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It is now two months since the heinous attacks in the United States of America. Much has happened since then and will have profound implications for civil society organisations around the world. The Bush Administration has abandoned, in part at least, its earlier reluctance for engaging with global governance institutions such as the United Nations and has constructed a broad, albeit shaky, coalition for a war against terrorism. This period has also seen the curtailment of civil liberties in the United States and in several countries around the world. In Afghanistan, an existing humanitarian crisis has now reached catastrophic proportions as innocent people flee their homes and as many are threatened with starvation. What does this mean for civil society in Africa?

To a large extent African opinion, of both governments and civil society organisations, has not been taken into account in media coverage or in the deliberations regarding the response to the events of September 11. What little coverage there has been has focused on the tragic conflict in Nigeria, speculation that Sudan might be a possible target for the war against terrorism and comments by the South Africa President, Thabo Mbeki, to the United Nations, where he urged that there should be no stigmatizing of people on the basis of their race, language or religion.

Civil society in Africa now faces several challenges. When talk of war predominates, voices of citizens and their organisations are often sidelined or silenced. War becomes the overbearing and all consuming focus and given the global nature of the current US-led initiative African civil society runs the risk of being relegated even further to the margins of global discourse and events.

To compound matters it seems likely that we are about to enter a prolonged global recession as the United States slips into recession. Joseph Stiglitz, one of the winners of Nobel Prize in Economics this year and formerly the chief economist at the World Bank, said this week, that developing countries stand to lose the most. He notes that: Globalisation has been sold to people in the developing world as a promise of unbounded prosperity or at least more prosperity than they have ever seen. Now the developing world, will see the darker side of its links to the US economy. It used to be said that when America sneezed, Mexico caught a cold. Now, when America sneezes, much of the world catches cold. And according to recent data, America is not just sneezing, it has bad case of the flu.(Washington Post, 11 November 2001)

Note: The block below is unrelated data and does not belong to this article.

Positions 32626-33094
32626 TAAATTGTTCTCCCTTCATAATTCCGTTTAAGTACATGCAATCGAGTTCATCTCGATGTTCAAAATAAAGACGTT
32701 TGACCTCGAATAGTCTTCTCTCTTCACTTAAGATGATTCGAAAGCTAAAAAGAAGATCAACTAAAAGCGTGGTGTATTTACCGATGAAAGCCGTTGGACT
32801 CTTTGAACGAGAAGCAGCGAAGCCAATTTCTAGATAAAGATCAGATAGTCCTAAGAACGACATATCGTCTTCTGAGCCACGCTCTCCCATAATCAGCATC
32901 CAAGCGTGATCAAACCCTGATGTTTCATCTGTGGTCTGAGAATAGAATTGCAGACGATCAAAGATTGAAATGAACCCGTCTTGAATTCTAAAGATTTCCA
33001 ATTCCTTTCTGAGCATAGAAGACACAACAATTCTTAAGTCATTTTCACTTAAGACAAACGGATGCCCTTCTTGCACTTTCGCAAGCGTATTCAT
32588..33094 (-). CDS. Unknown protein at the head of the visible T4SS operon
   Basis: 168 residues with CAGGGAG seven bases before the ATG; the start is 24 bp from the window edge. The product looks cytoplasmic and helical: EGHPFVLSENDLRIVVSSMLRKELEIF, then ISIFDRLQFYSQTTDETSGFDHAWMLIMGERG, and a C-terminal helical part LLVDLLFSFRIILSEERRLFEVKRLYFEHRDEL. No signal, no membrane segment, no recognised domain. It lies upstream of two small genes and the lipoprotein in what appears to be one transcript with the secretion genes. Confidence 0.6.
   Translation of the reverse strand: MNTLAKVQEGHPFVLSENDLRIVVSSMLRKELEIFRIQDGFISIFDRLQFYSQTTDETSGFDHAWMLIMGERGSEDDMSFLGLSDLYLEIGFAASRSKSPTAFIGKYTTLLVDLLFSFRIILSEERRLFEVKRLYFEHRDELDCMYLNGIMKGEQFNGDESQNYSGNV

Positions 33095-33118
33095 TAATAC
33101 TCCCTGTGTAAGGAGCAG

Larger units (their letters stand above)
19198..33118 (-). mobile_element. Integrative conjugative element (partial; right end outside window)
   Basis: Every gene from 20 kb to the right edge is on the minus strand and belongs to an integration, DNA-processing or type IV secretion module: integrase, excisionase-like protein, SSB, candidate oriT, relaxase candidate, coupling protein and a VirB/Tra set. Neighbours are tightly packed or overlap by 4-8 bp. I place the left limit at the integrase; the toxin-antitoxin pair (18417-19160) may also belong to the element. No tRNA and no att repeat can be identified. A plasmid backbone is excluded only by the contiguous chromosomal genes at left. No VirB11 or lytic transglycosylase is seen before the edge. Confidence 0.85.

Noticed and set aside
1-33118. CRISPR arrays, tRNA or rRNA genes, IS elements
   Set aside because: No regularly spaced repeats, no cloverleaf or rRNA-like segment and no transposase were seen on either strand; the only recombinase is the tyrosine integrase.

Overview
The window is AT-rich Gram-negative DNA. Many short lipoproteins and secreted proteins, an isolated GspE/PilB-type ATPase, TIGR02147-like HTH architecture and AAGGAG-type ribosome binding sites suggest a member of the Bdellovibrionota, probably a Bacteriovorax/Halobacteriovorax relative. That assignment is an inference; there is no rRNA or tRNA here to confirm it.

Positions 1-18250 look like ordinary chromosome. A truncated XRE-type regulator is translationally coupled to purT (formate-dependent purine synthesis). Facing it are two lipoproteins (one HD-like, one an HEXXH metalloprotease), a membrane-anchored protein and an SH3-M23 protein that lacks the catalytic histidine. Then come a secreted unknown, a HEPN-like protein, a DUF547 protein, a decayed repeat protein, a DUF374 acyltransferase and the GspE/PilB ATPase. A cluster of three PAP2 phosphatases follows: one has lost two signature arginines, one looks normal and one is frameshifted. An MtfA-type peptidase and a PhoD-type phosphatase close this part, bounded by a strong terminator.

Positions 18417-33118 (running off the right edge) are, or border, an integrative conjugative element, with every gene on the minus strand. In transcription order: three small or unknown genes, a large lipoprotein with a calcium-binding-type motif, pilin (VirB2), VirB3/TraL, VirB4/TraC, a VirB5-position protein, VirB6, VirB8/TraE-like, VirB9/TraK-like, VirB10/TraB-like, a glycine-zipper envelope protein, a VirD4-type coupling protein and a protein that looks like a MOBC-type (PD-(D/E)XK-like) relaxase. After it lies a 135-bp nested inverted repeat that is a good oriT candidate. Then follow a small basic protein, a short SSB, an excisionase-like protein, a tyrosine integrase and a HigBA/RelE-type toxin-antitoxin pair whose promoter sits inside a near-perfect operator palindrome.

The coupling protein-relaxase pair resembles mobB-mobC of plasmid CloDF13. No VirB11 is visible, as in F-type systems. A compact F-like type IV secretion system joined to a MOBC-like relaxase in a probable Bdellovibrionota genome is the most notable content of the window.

Given this global financial crisis, African NGOs who have received support from institutions in North America and Europe face the daunting prospect that potentially the scale of that support might be cut back or withdrawn completely. Some US Foundations, for example, have seen their resources drop to alarming levels and are now considering serious reductions in the funding levels in the coming year. More importantly, the demand for support for services provided by African NGOs is likely to grow sharply as the economic crisis deepens the existing developmental challenges facing the continent.

On the advocacy level, the important work that has been done around African debt relief is also set to suffer a setback as billions of dollars of potential debt relief resources get drawn on for the war on terrorism. Furthermore, there is growing intolerance of voices for greater economic justice at the global level. Some commentators have attacked those that have been lobbying for a more equitable world trading system that benefits all of humanity, and some have gone so far as to say that there is not a coincidental synergy between those that have advocated for greater economic justice and those that perpetrated those awful attacks of September 11.